Increasing use of vitamin D supplementation in the chronic renal insufficiency cohort study.

Journal Article (Journal Article;Multicenter Study)

OBJECTIVE: This study examined rates and determinants of vitamin D supplementation among Chronic Renal Insufficiency Cohort (CRIC) participants and determined the association between dose and 25-hydroxyvitamin D (25(OH)D) level. The 2010 Institute of Medicine Report noted a significant increase in vitamin D supplementation in the general population, but use in chronic kidney disease (CKD) is unknown. METHODS: CRIC is a multicenter prospective observational cohort study of 3,939 participants with a median baseline age of 60 and an estimated glomerular filtration rate (eGFR) of 42.1 mL/minute per 1.73 m2. Of the cohort, 54.9% was male, 42.1% were Black, and 48.4% were diabetic. Multivariable logistic generalized estimating equations were used to examine determinants of supplementation use assessed annually between 2003 and 2011. Cross-sectional linear regression models, based on a subset of 1,155 participants, assessed associations between supplement dose and 25(OH)D level, measured by high-performance liquid chromatography coupled with tandem mass spectrometry. RESULTS: The proportion of participants reporting supplement use increased (P < .0001), from 10% at baseline to 44% at 7-year follow-up visits. This was largely due to initiation of products containing only ergocalciferol or cholecalciferol. The odds of supplementation were greater in older, female, non-Black, married participants with greater education and lower body mass index. Among participants taking supplementation, dose was positively associated with 25(OH)D level, adjusted for race, season, diabetes, dietary intake, eGFR, and proteinuria. Only 3.8% of non-Black and 16.5% of Black participants taking a supplement were deficient (<20 ng/mL), whereas 22.7% of non-Black and 62.4% of black participants not reporting supplement use were deficient. CONCLUSIONS: Vitamin D supplementation rates rose significantly among CRIC participants over 7 years of follow-up and were associated with greater serum 25(OH)D levels. Studies of vitamin D levels on clinical outcomes in CKD and future vitamin D interventional studies should consider these changes in supplementation practices.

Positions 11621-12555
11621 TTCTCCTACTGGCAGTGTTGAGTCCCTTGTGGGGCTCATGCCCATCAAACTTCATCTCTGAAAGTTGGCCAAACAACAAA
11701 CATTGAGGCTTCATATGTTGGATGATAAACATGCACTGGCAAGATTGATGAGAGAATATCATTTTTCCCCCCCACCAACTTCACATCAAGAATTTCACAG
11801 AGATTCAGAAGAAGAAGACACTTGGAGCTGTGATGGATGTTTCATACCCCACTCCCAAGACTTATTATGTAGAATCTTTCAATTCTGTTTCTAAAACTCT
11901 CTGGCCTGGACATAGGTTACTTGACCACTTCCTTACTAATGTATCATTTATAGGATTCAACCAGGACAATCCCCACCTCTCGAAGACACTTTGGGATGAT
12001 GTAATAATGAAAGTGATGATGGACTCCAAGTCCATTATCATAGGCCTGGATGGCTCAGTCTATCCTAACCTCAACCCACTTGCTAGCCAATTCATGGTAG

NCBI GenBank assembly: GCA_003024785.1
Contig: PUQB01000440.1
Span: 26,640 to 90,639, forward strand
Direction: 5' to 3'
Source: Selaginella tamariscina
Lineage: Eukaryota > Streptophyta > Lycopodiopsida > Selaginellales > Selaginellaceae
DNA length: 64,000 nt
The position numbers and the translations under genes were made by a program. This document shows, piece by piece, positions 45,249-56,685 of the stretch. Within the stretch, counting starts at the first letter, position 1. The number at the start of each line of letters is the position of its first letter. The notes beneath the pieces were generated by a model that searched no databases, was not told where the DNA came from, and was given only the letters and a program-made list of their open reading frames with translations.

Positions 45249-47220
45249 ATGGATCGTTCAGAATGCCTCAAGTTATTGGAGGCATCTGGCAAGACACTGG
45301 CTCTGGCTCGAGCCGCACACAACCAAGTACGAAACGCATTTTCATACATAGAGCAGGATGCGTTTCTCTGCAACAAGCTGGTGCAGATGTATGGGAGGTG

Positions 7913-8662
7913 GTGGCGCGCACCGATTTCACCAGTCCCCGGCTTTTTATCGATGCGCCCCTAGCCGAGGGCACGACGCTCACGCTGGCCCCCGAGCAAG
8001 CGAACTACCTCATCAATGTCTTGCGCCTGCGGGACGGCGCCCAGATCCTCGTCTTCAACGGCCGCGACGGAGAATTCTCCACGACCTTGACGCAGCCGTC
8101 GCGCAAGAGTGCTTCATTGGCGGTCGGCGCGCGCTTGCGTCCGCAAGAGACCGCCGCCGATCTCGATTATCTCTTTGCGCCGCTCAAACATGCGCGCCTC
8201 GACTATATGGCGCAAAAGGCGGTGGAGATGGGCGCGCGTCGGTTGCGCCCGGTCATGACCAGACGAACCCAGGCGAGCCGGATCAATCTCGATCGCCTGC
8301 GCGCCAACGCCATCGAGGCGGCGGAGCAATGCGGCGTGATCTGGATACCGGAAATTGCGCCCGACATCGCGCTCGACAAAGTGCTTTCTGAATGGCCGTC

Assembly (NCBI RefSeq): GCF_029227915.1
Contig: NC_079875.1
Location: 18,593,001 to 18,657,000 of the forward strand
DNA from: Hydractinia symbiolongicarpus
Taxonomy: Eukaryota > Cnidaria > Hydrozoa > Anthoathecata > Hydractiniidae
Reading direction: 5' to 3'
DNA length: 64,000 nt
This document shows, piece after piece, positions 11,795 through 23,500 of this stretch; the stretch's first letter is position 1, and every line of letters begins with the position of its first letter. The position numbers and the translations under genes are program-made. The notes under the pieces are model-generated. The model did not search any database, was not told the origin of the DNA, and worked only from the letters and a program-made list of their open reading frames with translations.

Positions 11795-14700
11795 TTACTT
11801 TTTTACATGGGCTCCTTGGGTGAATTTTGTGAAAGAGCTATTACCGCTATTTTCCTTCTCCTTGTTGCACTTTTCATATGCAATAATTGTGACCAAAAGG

Full Text

Duke Authors

Cited Authors

  • Mariani, LH; White, MT; Shults, J; Anderson, CAM; Feldman, HI; Wolf, M; Reese, PP; Denburg, MR; Townsend, RR; Lo, JC; Cappola, AR; Carlow, D; Gadegbeku, CA; Steigerwalt, S; Leonard, MB; CRIC Study Investigators,

Published Date

  • May 2014

Published In

Volume / Issue

  • 24 / 3

Start / End Page

  • 186 - 193

PubMed ID

  • 24613295

Pubmed Central ID

  • PMC4023561

Electronic International Standard Serial Number (EISSN)

  • 1532-8503

Digital Object Identifier (DOI)

  • 10.1053/j.jrn.2014.01.015


  • eng

Conference Location

  • United States